I once asked my Mom why she doesn't go to the theater to see movies. She responded quickly:
"They don't make movies for me, so I don't go see them."
To be fair, that argument is a paradox—if people my mother's age, the baby boomer generation, flocked relentlessly to the movie theaters and spent their hard-earned money on big screen entertainment, maybe things would be different. But like my mother insists, there's nothing out there to hook them in the first place. So instead, movie studios focus on the youngsters with cash to burn, passing on small dramas and adult fare in favor of major blockbusters with brand-awareness. That's how Hollywood stays in business.
But is it working? While finally box office tallies aren't in for 2011, a look earlier this year predicted less-than-fruitful earnings for the studios. Gerry Lopez, an executive at AMC Theaters, told the LA Times, "I think it all boils down to the quality of the movies. This year we just haven't had those kind of movies that cut across all quadrants of age, race and income." Michael Lynton, chief exec at Sony Pictures Entertainment, echoed the sentiment: "So far there is just nothing terribly compelling about what we're delivering as an industry."
The major players in the movie world are currently struggling with two major issues: to keep bringing in a profit and keep people coming back to the theater. Their latest strategy kills two birds with one stone: 3D. The 3D experience started trickling in to theaters in anticipation of James Cameron's Avatar, and after that movie became the highest grossing movie of all time, the studios went all in on the technology. Whereas Cameron saw the stereoscopic advancement as another stylistic choice for filmmakers, an art, studios saw dollar signs. 3D made a movie an event, one people couldn't replicate entirely in the comfort of their own home, while simultaneously bringing additional profits. It was a win-win.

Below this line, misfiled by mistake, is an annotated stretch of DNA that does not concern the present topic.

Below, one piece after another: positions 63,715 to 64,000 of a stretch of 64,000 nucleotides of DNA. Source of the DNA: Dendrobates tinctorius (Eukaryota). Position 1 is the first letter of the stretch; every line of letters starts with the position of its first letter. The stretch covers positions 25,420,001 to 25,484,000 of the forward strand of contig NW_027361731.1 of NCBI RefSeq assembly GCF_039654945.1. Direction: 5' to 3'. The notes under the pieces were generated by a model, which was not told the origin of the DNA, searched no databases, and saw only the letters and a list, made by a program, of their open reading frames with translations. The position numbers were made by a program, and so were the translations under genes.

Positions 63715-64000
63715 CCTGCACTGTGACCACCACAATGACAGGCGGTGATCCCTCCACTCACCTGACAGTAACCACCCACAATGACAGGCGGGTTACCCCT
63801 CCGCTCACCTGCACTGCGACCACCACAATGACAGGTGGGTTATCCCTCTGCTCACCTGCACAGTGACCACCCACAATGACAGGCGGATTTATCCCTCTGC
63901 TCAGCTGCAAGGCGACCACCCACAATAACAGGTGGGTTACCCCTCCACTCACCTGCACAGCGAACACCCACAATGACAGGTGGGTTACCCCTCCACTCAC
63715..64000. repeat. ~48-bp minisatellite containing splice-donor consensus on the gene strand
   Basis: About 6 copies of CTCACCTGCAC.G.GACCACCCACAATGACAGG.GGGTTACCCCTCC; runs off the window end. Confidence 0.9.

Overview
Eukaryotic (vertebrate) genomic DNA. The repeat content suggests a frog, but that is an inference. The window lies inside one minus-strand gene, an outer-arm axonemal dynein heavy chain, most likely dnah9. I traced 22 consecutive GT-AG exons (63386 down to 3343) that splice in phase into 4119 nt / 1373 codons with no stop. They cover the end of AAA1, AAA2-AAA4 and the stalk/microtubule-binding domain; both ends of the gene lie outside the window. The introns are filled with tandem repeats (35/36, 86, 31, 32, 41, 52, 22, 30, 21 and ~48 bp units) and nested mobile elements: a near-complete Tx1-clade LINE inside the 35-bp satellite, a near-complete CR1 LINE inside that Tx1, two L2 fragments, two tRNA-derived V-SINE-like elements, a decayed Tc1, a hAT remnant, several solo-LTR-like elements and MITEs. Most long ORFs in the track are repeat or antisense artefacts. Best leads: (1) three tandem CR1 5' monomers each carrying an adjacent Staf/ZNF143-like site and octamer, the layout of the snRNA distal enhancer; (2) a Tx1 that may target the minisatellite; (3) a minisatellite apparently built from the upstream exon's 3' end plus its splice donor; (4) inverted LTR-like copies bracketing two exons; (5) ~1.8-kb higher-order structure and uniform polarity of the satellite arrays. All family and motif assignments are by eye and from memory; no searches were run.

Cut to 2011, a year where each weekend sees the release of a 3D movie and grosses are on par or lower than when the price-hike didn't exist. When a movie bombs, it's bad. When a 3D movie bombs (sorry, Conan the Barbarian 3D), it's even worse. Obviously, 3D isn't going anywhere any time soon (and it shouldn't—see Hugo for an example of the technology used to perfection), but on the surface, Hollywood's get-rich-quick scheme appears to be backfiring.
Universal Studios head honcho Ron Meyer recently told a film festival audience, "It’s great to win awards and make films that you’re proud of and make money, but your first obligation is to make money and then worry about being proud of what you do.” That's a fine strategy and one that clearly explains the rush for 3D "event" pictures, but isn't Ron Meyer forgetting someone important here? My mother (and the demographic she represents) would like to go the movies too. My suggestion: sell movies as "adult."
This week, director Steve McQueen's NC-17 drama Shame, a movie no one thought could find a home with its frank portrayal of sex addiction, opens in limited theaters. The NC-17 rating is a known taboo in the industry, a curse that destines a film to mediocre business. But Fox Searchlight took a bold step in releasing Shame unedited, leaving Michael Fassbender's breathtaking performance completely intact (and bare). The move may payoff in a big way—AMC Theaters, known for having a ban on NC-17 movies, will feature Shame.
If the movie succeeds at the box office, studios may be willing take the plunge on financing or acquiring more adult-themed movies, but the mere fact that the movie made it into a major chain is inspiring. For the first time in recent memory, a movie is waving its NC-17 flag with pride. It's an event film, paralleling Avatar's pop culture idiosyncrasy, but with a price tag dwarfed by Transformers and comic movie titans. On a theater marquee, Shame will stand out amongst a sea of PG and PG-13s. That sounds like the real win-win.
People in high places acknowledge that they don't make movies for my Mom. They understand the paradox too. But in the wake of Shame, and $100 million successes like The Social Network and Black Swan, there feels like a new opportunity. A chance to establish a year-round slate of adult "blockbuster" movies, ones that take risks, explore realistic themes and appeal to a different crowd. Exploding robot action movies and magic fantasy epics are fine, and in 3D they can be quite spectacular—but they're designed for a slice of the population Hollywood has been relentlessly chasing for years. There's a crowd out there looking for movies that spark their interests (like my Mom). Someone just needs to make movies for them.